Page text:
The five shareholders of Nord Stream -- Russia's Gazprom, Germany's Wintershall Holding and E.ON Ruhrgas, the Dutch firm N.V. Nederlandse Gasunie and France's GDF Suez -- issued a statement Friday from its Swiss headquarters in which it announced a study on the possibility has been initiated.
The first of Nord Stream's two parallel pipelines shipping Russian gas to western Europe via the Baltic Sea became operational in November. The second has been laid and is expected to come online late this year.
Together, the 750-mile pipelines are expected to provide 55 billion cubic meters of natural gas per year to European users, allowing Russia to bypass Ukraine as a transiting country for some of its gas production.
Now Nord Stream says it's looking at potentially doubling its capacity through the construction of up two more pipelines -- a move it says would greatly enhance Europe's energy security by further reducing its dependence on the fractious relationship between Russia and Ukraine.
"Over the next eight months, Nord Stream will make an assessment of various criteria of up to two potential additional pipelines, including technical solutions, route alternatives, environment and financing," the statement said.
"The feasibility study is intended to assist the shareholders in evaluating possible solutions to meet the need for the EU to increase its imports of natural gas over the coming decades and to secure gas deliveries under existing contracts."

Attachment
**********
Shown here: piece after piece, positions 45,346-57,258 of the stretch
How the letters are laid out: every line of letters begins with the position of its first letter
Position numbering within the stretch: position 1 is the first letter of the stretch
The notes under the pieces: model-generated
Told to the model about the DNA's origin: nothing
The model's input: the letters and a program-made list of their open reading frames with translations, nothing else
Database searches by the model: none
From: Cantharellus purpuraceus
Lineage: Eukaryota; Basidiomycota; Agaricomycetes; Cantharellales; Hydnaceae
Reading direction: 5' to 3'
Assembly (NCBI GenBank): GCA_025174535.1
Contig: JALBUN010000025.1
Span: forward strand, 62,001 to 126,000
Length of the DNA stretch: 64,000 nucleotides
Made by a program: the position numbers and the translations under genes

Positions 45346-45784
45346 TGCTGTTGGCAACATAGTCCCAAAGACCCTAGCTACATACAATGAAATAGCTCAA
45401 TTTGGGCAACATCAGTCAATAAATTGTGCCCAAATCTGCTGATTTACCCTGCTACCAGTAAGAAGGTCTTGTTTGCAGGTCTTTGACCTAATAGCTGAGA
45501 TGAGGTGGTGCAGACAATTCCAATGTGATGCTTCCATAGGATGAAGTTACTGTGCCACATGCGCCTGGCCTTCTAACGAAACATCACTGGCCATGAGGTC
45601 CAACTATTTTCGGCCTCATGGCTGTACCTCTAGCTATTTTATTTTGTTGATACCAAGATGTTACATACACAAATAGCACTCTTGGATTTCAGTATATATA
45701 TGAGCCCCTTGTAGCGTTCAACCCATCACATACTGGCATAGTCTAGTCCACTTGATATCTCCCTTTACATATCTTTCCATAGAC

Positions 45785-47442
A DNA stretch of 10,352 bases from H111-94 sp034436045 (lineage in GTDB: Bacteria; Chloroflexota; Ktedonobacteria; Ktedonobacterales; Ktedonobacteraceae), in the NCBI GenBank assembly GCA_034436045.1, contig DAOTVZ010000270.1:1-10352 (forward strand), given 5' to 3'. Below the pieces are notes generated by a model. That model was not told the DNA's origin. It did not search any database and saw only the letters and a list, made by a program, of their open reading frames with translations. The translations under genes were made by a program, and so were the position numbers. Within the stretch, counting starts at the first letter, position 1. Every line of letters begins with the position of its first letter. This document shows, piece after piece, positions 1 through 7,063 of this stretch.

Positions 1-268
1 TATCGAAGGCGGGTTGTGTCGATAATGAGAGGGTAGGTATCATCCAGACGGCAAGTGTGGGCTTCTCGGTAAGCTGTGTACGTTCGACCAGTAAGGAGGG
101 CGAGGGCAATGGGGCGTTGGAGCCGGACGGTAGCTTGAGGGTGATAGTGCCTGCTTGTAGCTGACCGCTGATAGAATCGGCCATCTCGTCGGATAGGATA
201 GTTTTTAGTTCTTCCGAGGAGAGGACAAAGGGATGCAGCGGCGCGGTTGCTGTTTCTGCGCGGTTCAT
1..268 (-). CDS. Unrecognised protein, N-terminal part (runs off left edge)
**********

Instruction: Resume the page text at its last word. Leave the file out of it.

The study, the company said, will "evaluate the potential for further infrastructure with an operating life of at least 50 years" and is being spurred by a conviction Europe's demand for cleaner-burning fossil fuels will rise in the coming decades as it implements its greenhouse gas reduction directives.
Also, Nord Stream said, it is anticipating "the decline of indigenous production in the North Sea."
Dmitry Lutiagin, the deputy director of the analytical department of the Alor-Invest group, told the Voice of Russia majority owner Gazprom is determined to take advantage of Europe's growing appetite for natural gas.
"The consumption of gas on the European market is expected to grow by 10-15 percent annually. Europe will need gas but it has no gas of its own," he said. "In the fields where they traditionally extract gas the resources have depleted. For this reason, Europeans will in any case depend on the import of Russian gas, shale gas from the U.S. and pipeline gas from North Africa."
Unrest in North Africa and the Middle East has made those resources unreliable, whereas Russia "is a reliable partner which regularly sends the required volumes of gas to Europe," Lutiagin added.
Complicating matters for a Nord Stream future expansion, however, are the requirements of the European Union's Third Energy Package, which in part are aimed at decoupling the vertically-integrated business models of state-owned companies such as Gazprom that control both the production and distribution networks of energy.
While Nord Stream's first two lines were exempted from the EU requirements, any expansion likely wouldn't be, necessitating the involvement of third parties.
That's opposed by Gazprom, which calls such requirements inefficient.
"It means about 50 percent of the capacity should be allocated to third parties," Alexey Golubnichiy, the deputy head of Gazprom's subsidiary Gazprom Export, told RT Television. "I still have questions what this third party will be since all of the gas is coming from Russia."